Mervyn Taylor

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Mervyn Taylor
Minister for Equality and Law Reform
In office
15 December 1994 – 26 June 1997
Taoiseach John Bruton
Preceded by Máire Geoghegan-Quinn
Succeeded by Office abolished
Minister for Equality and Law Reform
In office
21 January 1993 – 17 November 1994
Taoiseach Albert Reynolds
Preceded by New office
Succeeded by Máire Geoghegan-Quinn
Minister for Labour
In office
12 January 1993 – 21 January 1993
Taoiseach Albert Reynolds
Preceded by Brian Cowen
Succeeded by Office abolished
Teachta Dála
In office
June 1981 – June 1997
Constituency Dublin South-West
Personal details
Born (1931-12-28) 28 December 1931 (age 85)
Dublin, Ireland
Nationality Irish
Political party Labour Party
Spouse(s) Marilyn Taylor (m. 1962)
Children 3
Education Wesley College
Alma mater Trinity College, Dublin

Mervyn Taylor (born 28 December 1931) is a former Irish Labour Party politician who served as Minister for Equality and Law Reform from 1994 to 1997, Minister for Equality and Law Reform from 1993 to 1994 and Minister for Labour in January 1993. He served as a Teachta Dála (TD) for the Dublin South-West constituency from 1981 to 1997.[1]

Early life[edit]

He was born to a Jewish family in Dublin. He was educated at Zion School, Wesley College and at Trinity College, Dublin where he qualified as a solicitor.

Legal practice[edit]

He worked for Herman Good Solicitors, alongside Herman Good and future district judge Hubert Wine. Good's involvement in the Labour Party was instrumental in Taylor getting involved in politics.[2] Taylor later established his own firm of Taylor and Buchalter Solicitors with the late Don Buchalter, and practised as a solicitor for over 50 years before retiring from active practice in his 70s. He continued as a consultant to the firm of Taylor and Buchalter Solicitors for most of his 70s.


Taylor was elected to Dublin County Council in the 1970s, and to Dáil Éireann as a Labour Party Teachta Dála (TD) for Dublin South-West at the 1981 general election, on his third attempt.[3] He then held the seat at every election until his retirement from politics in 1997.

He was Chairman of the Labour Party from 1987 to 1991,[4] and Labour chief whip, from 1981 to 1988. He was assistant government chief whip from 1981 to 1982, and again from 1982 to 1987. In 1993 he was appointed as Minister for Labour for a brief period, and then served as Minister for Equality and Law Reform during the two governments of 1993–94 and 1994–97.


In 1995 Taylor was in charge of the government proposal to legislate to remove the prohibition of divorce from the constitution; he steered the relevant bills through Dáil Éireann and Seanad Éireann, and won the subsequent referendum by the narrow margin of 0.5 per cent. In the course of the campaign he survived criticism of the measure directed at his Jewish faith, as well as a Supreme Court ruling that public monies could not properly be spent in promoting the government's opinion on a referendum proposal.

His other major project was the introduction of two wide-ranging anti-discrimination measures, the Employment Equality Bill and the Equal Status Bill. These were struck down by the Supreme Court but revised versions were approved by the Government in the final months of Taylor's term of office, and were ultimately published and enacted during the following Dáil term.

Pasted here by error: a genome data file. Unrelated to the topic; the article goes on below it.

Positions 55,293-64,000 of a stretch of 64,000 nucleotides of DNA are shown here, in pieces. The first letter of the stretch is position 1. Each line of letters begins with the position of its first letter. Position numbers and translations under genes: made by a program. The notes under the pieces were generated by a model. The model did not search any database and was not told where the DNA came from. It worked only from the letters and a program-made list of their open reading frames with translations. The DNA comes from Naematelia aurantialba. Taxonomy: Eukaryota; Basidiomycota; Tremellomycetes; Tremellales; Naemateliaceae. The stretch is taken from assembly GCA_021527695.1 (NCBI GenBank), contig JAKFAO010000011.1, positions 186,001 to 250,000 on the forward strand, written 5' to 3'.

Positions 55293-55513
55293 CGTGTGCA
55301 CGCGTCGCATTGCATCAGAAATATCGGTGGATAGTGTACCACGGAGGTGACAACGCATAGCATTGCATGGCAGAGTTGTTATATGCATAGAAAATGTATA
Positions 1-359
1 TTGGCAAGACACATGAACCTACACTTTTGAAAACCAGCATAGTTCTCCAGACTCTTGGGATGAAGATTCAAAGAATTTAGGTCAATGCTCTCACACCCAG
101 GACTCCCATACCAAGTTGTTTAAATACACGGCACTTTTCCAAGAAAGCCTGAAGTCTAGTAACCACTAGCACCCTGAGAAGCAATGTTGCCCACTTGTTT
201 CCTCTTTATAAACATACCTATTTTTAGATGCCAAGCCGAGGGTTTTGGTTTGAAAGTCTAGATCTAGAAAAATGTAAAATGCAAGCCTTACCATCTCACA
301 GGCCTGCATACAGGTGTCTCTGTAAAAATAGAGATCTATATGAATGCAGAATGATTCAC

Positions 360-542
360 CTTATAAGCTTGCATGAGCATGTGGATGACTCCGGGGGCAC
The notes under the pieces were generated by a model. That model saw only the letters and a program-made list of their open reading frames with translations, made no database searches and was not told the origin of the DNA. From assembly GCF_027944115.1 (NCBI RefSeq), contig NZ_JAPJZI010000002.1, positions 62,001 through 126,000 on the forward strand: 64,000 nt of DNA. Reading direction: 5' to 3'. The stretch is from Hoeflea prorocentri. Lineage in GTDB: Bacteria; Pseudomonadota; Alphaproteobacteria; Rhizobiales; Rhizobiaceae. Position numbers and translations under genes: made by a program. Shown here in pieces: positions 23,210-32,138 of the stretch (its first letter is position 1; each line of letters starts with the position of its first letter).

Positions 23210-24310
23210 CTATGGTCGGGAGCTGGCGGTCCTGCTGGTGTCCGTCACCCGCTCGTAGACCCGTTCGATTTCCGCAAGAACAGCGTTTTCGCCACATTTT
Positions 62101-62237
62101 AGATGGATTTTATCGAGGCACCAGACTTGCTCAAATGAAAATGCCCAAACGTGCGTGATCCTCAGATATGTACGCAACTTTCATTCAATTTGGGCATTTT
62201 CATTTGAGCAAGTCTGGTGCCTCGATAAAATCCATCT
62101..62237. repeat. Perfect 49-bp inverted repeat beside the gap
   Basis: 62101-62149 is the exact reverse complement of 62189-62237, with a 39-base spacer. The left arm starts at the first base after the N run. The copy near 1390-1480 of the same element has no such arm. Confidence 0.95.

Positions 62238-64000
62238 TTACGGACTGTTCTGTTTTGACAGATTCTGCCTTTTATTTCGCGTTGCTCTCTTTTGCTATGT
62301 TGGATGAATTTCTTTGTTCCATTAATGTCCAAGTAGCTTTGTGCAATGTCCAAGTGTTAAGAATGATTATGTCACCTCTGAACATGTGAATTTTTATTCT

The legislation introduced by Taylor and enacted during his term of office is as follows:

  • Interpretation (Amendment) Act 1993 - providing for gender inclusive language in Acts of the Oireachtas
  • Jurisdiction of Courts and Enforcement of Judgments Act 1993 - providing for international enforcement of civil judgments
  • Maintenance Act 1994 - EC enforcement of mainteance orders
  • Maternity Protection Act 1994 - implemented EC law on maternity leave
  • Stillbirths Registration Act 1994 - provided for registration of stillborn children for the first time in Irish law
  • Adoptive Leave Act 1995 - extended maternity leave-type rights to adoptive parents
  • Civil Legal Aid Act 1995 - put civil legal aid scheme on statutory basis
  • Family Law Act 1995 - reformed law relating to judicial separation
  • Occupiers Liability Act 1995 - provided for reduced liability to trespassers and recreational users
  • Fifteenth Amendment of the Constitution Act 1995 - provided for divorce in the Constitution
  • Civil Liability (Amendment) Act 1996 - provided for increased damages for fatal injuries cases
  • Domestic Violence Act 1996 - extended remedies in domestic violence cases
  • Family Law (Divorce) Act 1996 - introduced divorce on a statutory basis
  • Powers of Attorney Act 1996 - provided for enduring powers of attorney
  • Registration of Births Act 1996 - provided for gender neutral birth certificates
  • Family Law (Miscellaneous Provisions) Act 1997 - miscellaneous amendments

Legislation originally introduced by Taylor but enacted during the following Dail is as follows:

  • Children Act 1997 - extending family law entitlements of natural fathers and grandparents and other amendments
  • Employment Equality Act 1998
  • Equal Status Act 2000

Legislation introduced by Taylor, struck down by the Supreme Court and not re-introduced is as follows:

  • Matrimonial Home Bill 1993[5]


Taylor is married to Marilyn Taylor, who is the author of numerous books for young people. They have two sons, a daughter, and eight grandchildren.


Political offices
Preceded by
Brian Cowen
Minister for Labour
Succeeded by
Office abolished
Department subsumed into Department of Enterprise and Employment
New office Minister for Equality and Law Reform
Succeeded by
Máire Geoghegan-Quinn
Preceded by
Máire Geoghegan-Quinn
Minister for Equality and Law Reform
Succeeded by
Office abolished
Department merged with Department of Justice
Party political offices
Preceded by
Michael D. Higgins
Chairperson of the Labour Party
Succeeded by
Niamh Bhreathnach